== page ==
The sub-codes reproduced at a sub code reproduction circuit 158 are fed to the system controller 54 to be used for displaying the musical number or time on the display 60 or for searching.
By the operation of the drum servo circuit 118, the rotary head 2 is rotated at a predetermined rate in response to the reference clock in a manner similar to the recording mode.
The reproduced signals supplied to the control path 128 are applied to an ATF synchronizing signal detection circuit 160 to detect synchronizing signals f2 and f3 in the ATF signals. A low-pass filter 164 extracts the crosstalk components of the pilot signal f1 from the adjacent tracks within the ATF signal. A pilot level detection circuit 166 detects the level of the crosstalk components, and a tracking error detection circuit 168 calculates the difference between the levels of the crosstalk components with the timing signal generated from a timing generation circuit 170 based on the synchronizing signals f2 and f3 to detect tracking errors. The tracking error signals are fed to the capstan servo circuit 120 via a VCA 174. The capstan servo circuit 120 controls the revolution rate of the capstan motor 34 so as to reduce the tracking errors to zero.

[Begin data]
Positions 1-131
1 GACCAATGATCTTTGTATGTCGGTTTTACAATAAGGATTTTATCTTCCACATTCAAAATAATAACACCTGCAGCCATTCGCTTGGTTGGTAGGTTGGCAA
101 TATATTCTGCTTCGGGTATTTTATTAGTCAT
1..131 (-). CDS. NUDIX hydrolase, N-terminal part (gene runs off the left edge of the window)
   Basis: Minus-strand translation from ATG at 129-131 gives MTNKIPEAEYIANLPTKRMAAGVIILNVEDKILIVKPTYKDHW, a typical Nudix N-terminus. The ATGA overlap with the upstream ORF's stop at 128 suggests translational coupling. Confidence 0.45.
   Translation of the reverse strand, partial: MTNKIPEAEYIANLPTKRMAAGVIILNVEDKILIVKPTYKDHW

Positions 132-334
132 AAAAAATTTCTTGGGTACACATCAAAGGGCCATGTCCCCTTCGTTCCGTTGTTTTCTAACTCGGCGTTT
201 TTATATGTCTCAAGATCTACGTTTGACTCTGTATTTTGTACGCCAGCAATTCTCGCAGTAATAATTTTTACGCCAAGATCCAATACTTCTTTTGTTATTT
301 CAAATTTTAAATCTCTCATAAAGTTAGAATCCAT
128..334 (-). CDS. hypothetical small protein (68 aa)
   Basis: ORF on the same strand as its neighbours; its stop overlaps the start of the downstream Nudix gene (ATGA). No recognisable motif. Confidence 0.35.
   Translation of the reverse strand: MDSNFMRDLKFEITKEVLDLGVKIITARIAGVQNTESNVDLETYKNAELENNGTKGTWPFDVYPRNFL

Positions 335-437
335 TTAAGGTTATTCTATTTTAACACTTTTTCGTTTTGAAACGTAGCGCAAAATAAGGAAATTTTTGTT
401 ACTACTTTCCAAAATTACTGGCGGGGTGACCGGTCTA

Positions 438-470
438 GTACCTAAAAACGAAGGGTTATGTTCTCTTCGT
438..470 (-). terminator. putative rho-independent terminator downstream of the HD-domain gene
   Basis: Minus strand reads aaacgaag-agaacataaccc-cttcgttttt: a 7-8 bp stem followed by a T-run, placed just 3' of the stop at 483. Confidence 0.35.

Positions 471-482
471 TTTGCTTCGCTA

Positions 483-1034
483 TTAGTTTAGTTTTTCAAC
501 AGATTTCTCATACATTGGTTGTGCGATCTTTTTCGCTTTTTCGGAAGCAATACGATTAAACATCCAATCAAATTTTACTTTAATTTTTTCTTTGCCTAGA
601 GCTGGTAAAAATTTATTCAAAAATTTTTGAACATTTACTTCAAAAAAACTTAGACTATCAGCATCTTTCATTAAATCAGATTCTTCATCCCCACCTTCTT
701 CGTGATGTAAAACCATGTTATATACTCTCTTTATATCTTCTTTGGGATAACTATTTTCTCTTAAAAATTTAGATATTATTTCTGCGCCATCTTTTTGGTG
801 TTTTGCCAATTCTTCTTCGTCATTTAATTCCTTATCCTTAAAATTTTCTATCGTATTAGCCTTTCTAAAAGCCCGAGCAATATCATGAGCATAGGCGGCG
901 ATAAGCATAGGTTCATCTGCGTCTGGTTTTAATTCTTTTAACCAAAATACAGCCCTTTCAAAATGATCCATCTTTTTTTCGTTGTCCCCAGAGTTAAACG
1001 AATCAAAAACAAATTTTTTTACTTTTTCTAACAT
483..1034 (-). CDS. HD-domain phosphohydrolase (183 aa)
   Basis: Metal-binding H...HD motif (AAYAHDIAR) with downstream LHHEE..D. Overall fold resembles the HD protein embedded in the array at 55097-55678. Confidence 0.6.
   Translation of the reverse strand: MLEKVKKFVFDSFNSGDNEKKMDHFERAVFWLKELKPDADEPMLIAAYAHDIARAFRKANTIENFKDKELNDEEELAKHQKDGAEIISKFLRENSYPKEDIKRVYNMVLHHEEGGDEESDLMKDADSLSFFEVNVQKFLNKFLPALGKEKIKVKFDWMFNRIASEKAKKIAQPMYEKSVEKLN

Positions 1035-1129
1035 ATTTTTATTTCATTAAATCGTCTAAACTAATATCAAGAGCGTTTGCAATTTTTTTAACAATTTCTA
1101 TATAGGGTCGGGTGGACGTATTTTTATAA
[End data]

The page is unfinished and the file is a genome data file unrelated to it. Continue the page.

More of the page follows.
The ATF1/ATF2 discrimination circuit 176 judges whether the detected ATF signal is ATF1 or ATF2 in order to switch gains. As shown in FIG. 13, more specifically, if ATF1 is detected, the circuit switches the gain to a higher gain G1 whereas if ATF2 is detected, it switches the gain to a lower gain G2. The ratio of the gain G1 against G2 is expressed as
G1 : G2=t2 : t1